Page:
Some research that appeared on our radar recently: “Oridonin ameliorates noise-induced hearing loss by blocking NLRP3 – NEK7 mediated inflammasome activation” (March 23, 2021).
Link to the paper:
Here, we further determined that treatment with oridonin could indeed interrupt the interaction between NLRP3 and NEK7 as well as inhibit the downstream inflammasome activation in mouse cochleae after noise exposure. Furthermore, we tested anakinra, another inflammatory inhibitor, and it was shown to partially alleviate the degree of hearing impairment in some frequencies in an NIHL mouse model. These discoveries suggest that inhibiting NLRP3 inflammasomes and the downstream signaling pathway may provide a new strategy for the clinical treatment of NIHL.
What does that mean?
Here is an extremely loose – but simple – explanation of what this means:
- inflammation is involved in noise-induced hearing loss (NIHL)
- we aren’t sure how, exactly
- but it seems that… sometimes… inflammation can go way too far
- which might actually make things worse, or interfere with healing
- this could be what happens in the ear after acoustic trauma
- we aren’t sure about that either
- but according to this theory…
- maybe a drug that keeps the inflammation process from going way too far…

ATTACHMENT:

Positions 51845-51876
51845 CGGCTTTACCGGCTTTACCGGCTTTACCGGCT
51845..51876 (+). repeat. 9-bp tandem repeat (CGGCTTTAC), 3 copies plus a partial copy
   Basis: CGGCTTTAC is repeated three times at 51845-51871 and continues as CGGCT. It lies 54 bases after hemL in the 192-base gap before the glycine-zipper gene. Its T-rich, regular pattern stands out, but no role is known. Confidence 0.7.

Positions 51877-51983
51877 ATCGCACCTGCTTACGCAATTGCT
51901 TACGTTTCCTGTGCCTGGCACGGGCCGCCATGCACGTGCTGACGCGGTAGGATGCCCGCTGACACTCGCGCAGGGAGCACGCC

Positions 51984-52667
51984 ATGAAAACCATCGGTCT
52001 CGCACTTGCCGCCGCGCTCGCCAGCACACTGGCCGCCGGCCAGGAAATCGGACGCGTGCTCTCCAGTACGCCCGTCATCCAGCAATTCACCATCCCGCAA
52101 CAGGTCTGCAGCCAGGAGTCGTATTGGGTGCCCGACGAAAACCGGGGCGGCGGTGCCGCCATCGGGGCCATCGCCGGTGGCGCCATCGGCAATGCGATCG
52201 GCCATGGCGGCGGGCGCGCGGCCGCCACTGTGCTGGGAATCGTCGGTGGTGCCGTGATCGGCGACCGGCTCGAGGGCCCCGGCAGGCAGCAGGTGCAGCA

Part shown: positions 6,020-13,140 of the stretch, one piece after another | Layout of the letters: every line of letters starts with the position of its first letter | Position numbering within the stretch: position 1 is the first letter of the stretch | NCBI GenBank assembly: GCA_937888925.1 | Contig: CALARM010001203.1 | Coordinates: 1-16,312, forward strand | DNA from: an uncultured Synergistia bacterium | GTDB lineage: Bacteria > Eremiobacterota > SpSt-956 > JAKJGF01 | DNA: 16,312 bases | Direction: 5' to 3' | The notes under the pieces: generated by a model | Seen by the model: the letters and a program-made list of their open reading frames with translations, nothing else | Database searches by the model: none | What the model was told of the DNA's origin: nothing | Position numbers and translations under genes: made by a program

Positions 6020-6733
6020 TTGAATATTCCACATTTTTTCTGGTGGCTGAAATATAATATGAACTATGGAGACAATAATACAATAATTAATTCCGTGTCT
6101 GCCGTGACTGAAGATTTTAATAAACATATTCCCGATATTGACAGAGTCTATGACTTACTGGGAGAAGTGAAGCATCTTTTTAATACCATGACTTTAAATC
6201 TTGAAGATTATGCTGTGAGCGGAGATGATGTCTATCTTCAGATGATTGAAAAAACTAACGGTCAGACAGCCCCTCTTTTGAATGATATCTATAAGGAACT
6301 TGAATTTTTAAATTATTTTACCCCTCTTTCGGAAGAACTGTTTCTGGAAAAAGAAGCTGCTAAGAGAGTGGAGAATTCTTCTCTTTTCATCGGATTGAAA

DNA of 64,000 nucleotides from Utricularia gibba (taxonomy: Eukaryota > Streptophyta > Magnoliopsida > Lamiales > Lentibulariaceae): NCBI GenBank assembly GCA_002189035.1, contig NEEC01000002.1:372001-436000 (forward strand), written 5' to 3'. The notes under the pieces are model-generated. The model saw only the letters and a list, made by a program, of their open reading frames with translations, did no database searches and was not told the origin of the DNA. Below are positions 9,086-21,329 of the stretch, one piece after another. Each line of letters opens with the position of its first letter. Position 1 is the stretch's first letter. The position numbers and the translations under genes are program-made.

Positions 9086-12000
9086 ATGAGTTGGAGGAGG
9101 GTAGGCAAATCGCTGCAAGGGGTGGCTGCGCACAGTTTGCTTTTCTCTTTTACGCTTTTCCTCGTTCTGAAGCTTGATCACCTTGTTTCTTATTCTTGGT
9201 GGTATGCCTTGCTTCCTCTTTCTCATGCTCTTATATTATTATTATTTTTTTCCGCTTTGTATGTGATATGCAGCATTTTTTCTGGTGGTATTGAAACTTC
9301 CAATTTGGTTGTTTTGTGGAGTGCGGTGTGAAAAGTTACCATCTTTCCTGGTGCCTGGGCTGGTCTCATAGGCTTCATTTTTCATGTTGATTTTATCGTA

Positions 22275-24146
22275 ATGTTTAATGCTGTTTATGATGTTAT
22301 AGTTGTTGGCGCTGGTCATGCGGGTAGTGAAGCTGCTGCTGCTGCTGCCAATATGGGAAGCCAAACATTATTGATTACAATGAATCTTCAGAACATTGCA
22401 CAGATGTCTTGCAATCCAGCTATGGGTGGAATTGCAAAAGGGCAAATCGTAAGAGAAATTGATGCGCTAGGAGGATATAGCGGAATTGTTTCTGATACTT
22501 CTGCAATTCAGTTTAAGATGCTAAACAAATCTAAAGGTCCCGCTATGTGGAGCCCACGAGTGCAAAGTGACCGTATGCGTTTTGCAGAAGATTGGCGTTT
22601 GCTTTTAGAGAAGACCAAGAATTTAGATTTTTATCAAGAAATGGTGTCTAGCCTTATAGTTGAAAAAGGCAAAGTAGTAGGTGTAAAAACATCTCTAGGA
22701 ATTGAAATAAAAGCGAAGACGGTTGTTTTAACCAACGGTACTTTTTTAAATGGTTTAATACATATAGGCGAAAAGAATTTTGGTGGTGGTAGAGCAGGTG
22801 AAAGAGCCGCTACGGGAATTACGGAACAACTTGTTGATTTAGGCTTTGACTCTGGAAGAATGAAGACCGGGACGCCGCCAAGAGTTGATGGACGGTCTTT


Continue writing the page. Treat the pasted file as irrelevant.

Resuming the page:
- … might also help with the healing process and prevent further damage
- (by making sure inflammation does not get carried away)
- this might apply in the context of noise-induced hearing loss
- Oridonin, anakinra are two drugs worth studying for this
- but we aren’t sure… yet
Now, for those of you who prefer the nitty gritty details… diving deep into the science… and the technical side of things…
Here is some further reading about Oridonin – “a covalent NLRP3 inhibitor with strong anti-inflammasome activity” – from Nature:
From that paper:
Oridonin (Ori) is the major active ingredient of the traditional Chinese medicinal herb Rabdosia rubescens and has anti-inflammatory activity, but the target of Ori remains unknown. NLRP3 is a central component of NLRP3 inflammasome and has been involved in a wide variety of chronic inflammation-driven human diseases.
(I wonder if it has anything to do with osteoclasts…)
That’s all for now.
PS: I am finally finishing the setup for email updates. If you have already signed up for the newsletter… in the next few days you will (finally) be getting an email from email@example.com asking you to confirm your email address. First issue of the official Hearing Loss Treatment Report Newsletter is going to be a very special one… – Michael (author/admin)